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    @AdrianoRepetti You may want that to be the case, but that's not how the site works. You need to ask a question that is appropriate on its own. The fact that you want to answer a question when asking it doesn't magically mean you're allowed to violate all of the rules of the site that determine what makes a good question. The question needs to be appropriate on its own. Yours is not. It was closed entirely correctly for a reason that applies exactly. It was downvoted for reasons that are entirely appropriate. If you have a problem with that then ask a good question.
    – Servy
    Dec 1, 2014 at 16:36
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    is it a rainy gray day there? I'm asking this on meta exactly to understand rules, especially because there are great examples (and I don't mean my question is one of them) where your opinion isn't supported by many of us (in question I'm using as example there are 411 upvotes and 25 downvotes). Maybe I've not been clear but purpose of this question on meta is to understand if: "is it appropriate to post a stupid question to give a generic enough answer and to use it to close as dups many other similar/future stupid questions"? I see, you think it's not. Dec 1, 2014 at 16:48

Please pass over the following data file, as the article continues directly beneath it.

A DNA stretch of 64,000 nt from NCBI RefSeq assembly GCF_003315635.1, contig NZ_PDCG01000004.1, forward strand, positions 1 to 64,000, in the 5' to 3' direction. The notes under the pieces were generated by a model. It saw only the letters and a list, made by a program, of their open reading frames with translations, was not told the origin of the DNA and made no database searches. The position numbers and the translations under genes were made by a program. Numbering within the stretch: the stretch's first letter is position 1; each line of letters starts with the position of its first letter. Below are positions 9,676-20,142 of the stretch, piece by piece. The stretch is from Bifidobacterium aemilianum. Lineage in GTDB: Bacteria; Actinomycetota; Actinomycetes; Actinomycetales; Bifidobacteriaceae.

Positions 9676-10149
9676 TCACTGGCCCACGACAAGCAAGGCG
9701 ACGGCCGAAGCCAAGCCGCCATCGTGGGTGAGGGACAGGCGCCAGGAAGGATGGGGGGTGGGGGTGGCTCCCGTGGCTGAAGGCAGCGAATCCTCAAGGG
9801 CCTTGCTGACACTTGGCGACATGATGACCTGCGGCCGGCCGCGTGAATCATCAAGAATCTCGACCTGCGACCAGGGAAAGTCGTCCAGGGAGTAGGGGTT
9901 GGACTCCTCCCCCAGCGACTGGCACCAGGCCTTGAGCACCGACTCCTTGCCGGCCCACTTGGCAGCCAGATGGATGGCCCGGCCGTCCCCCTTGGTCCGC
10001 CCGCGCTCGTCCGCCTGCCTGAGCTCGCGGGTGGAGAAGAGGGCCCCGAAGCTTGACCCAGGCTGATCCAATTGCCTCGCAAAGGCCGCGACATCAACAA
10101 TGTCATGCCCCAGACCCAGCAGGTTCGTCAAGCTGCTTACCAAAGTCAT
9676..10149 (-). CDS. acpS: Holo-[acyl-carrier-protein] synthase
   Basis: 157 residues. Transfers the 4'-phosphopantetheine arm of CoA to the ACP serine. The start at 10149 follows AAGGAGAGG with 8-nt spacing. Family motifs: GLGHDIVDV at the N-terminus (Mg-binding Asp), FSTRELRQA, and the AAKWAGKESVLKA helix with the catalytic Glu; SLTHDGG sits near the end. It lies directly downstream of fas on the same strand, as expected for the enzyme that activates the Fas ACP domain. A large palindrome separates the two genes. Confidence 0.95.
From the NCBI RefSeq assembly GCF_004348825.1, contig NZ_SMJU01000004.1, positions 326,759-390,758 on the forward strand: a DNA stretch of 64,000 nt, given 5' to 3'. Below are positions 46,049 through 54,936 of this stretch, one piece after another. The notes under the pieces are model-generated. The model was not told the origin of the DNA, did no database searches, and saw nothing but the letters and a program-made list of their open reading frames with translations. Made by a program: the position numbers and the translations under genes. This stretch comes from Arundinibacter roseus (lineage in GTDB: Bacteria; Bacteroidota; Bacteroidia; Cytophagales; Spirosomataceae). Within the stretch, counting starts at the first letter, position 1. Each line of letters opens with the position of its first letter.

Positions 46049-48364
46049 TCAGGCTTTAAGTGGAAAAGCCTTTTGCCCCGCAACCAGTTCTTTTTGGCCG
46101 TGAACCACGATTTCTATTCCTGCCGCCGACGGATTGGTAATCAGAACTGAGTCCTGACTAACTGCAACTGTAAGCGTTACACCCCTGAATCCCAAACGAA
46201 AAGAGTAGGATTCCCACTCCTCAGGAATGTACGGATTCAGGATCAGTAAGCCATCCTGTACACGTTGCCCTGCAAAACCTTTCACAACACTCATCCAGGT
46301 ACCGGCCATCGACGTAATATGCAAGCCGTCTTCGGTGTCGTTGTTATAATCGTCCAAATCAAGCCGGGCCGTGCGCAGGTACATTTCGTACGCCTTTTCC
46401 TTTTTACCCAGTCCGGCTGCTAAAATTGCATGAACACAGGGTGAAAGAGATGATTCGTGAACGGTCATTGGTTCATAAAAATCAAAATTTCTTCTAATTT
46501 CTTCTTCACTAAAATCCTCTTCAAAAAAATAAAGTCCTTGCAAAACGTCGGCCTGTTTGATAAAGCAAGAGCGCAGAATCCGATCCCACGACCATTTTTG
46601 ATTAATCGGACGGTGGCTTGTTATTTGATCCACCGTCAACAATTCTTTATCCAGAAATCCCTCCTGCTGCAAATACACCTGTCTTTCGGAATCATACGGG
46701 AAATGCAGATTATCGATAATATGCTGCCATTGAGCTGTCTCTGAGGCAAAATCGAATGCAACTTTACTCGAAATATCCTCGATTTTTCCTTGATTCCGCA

• @AdrianoRepetti Why are you asking the question if you're merely going to reject any answers you get as someone having a bad day. You've gotten the answer to your question. Apparently you don't like it, but it's the answer, and you'll see it replicated all across the many questions on the topic. If you want to keep asking bad questions you can; I can't stop you, but you shouldn't complain about your questions getting closed or downvoted when you ask questions that you freely admit are bad. I wish I could stop you from knowingly asking bad questions, but I cannot.